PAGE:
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Who's the Houston Astros front-runner for MVP at this point?

(Ezra Shaw/Getty Images)

HOUSTON – Yes, we know the Astros haven't won the series. But as a thought exercise, who among the team is the front-runner for MVP status at this point? There seems to be no clear choice, and if the Astros take the series, the MVP winner will likely be determined by a sudden outburst over the next game (or two).  

But for now, let's have fun running the possibilities:

Michael Brantley:

We'll start with the obvious, because he has the highest average (.400) of anyone on the team who has batted in every game of the series. During the three wins in Washington, he was 5-for-12 (.417). The trouble is, for all those hits, he has only two RBIs to show for it. That's out of 26 runs scored by the Astros. But hold on. When did those two RBIs come? In Game 3 after the game was tied 1-1. That was a must-win game for the Astros, and the first of those RBIs was the winning run for that game. You can't discount timing. Especially when the Astros needed to work their way back into the series with some small ball. Those RBIs by Brantley got us the Game 3 win and gave the team momentum to sweep all three games at Nationals Stadium.

Jose Altuve:

He's the oft-described heart and soul of the team, and he's right behind Brantley, batting .360 for the series. He's created plenty of base traffic and scored several runs, but he's made some serious blunders (that throw-out at third in Game 2). And the trouble again comes in the RBI department. In Altuve's case, it's a big fat goose-egg. Hard to believe, but the Astros are one win away from another World Series without a single RBI from Altuve. In Game 5, it was especially frustrating to watch him ground into multiple double plays. And for whatever reason, he's been unable to launch the long ball. Perhaps he'll be due in Game 6, but as of now, definitely can't argue MVP status.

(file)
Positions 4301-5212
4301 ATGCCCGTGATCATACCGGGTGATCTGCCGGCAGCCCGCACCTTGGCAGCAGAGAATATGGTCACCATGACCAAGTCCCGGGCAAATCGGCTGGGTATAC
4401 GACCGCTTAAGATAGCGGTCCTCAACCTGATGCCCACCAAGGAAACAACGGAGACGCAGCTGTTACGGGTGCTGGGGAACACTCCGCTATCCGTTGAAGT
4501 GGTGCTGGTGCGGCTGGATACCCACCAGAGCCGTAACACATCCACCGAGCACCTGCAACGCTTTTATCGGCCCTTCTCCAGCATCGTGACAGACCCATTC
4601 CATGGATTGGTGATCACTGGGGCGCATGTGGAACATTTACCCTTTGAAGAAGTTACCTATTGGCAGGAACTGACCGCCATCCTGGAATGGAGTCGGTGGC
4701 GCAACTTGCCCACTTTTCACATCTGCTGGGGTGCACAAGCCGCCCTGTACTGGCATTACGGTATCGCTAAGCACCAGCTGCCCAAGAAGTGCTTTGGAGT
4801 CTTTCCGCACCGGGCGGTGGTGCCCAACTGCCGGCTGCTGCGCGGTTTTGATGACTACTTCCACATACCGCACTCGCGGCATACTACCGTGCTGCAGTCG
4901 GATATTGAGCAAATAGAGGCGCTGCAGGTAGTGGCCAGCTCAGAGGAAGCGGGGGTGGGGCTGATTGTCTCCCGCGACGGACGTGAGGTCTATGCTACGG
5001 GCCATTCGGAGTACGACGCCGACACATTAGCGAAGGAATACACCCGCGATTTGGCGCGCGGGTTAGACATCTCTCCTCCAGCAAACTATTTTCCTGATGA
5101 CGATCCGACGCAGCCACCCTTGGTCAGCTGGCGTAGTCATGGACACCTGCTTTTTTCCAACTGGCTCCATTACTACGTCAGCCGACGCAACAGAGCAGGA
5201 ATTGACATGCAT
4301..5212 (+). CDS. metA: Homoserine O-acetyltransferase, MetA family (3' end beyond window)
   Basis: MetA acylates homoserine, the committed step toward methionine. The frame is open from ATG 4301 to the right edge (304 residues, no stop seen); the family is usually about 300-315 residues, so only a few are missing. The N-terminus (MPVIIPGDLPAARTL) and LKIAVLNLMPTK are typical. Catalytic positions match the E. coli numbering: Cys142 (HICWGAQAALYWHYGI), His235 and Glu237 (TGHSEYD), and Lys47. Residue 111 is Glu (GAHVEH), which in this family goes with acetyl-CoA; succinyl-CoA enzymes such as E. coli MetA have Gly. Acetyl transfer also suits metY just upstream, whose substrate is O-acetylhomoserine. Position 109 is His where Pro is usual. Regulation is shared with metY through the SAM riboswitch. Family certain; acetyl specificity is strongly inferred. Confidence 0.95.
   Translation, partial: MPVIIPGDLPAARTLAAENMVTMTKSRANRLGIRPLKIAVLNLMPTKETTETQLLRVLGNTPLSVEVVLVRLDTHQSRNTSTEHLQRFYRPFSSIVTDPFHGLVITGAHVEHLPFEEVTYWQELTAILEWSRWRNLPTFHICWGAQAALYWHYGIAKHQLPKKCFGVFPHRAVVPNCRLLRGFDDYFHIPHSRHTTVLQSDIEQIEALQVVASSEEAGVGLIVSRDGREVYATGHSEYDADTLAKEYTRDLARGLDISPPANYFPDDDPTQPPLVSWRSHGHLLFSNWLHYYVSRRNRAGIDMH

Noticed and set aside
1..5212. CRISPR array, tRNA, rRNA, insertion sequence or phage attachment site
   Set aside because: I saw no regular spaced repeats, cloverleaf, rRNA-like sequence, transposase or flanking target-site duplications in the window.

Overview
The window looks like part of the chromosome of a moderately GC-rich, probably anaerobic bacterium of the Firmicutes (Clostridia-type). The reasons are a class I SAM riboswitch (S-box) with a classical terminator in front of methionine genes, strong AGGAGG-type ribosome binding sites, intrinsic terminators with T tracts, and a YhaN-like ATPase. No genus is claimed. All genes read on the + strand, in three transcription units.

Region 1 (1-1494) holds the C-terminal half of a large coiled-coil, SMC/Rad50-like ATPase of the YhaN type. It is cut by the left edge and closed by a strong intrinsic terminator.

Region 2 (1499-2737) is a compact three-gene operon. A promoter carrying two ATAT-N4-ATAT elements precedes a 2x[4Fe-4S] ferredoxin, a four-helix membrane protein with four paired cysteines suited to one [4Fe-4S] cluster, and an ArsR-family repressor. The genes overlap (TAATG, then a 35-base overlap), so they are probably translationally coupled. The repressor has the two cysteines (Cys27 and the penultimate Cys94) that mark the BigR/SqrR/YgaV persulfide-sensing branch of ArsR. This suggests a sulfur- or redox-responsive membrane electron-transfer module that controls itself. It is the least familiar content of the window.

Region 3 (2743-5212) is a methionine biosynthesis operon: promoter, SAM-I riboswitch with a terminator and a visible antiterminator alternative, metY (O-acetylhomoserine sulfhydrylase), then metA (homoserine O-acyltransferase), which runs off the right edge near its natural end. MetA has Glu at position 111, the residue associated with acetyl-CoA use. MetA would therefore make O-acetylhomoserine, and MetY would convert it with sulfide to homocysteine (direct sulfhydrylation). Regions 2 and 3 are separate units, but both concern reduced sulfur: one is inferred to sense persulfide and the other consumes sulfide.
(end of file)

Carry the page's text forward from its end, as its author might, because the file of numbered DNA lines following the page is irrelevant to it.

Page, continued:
Gerrit Cole and Justin Verlander:

Although Cole pitched a gem on Sunday night, with nine strikeouts and only three hits and one earned run over seven innings, the five earned runs coughed up in his Game 1 loss make it tough to consider him the MVP. Likewise, Verlander's four earned runs in his Game 2's loss act as a disqualification, at least at the moment. Game 6 could -- we hope -- change all that. A knockout performance to pick up his first World Series win, net the Astros the series, and overturn his trend of losing series clinchers would stand out as both a quantitative and qualitative argument for him to be MVP.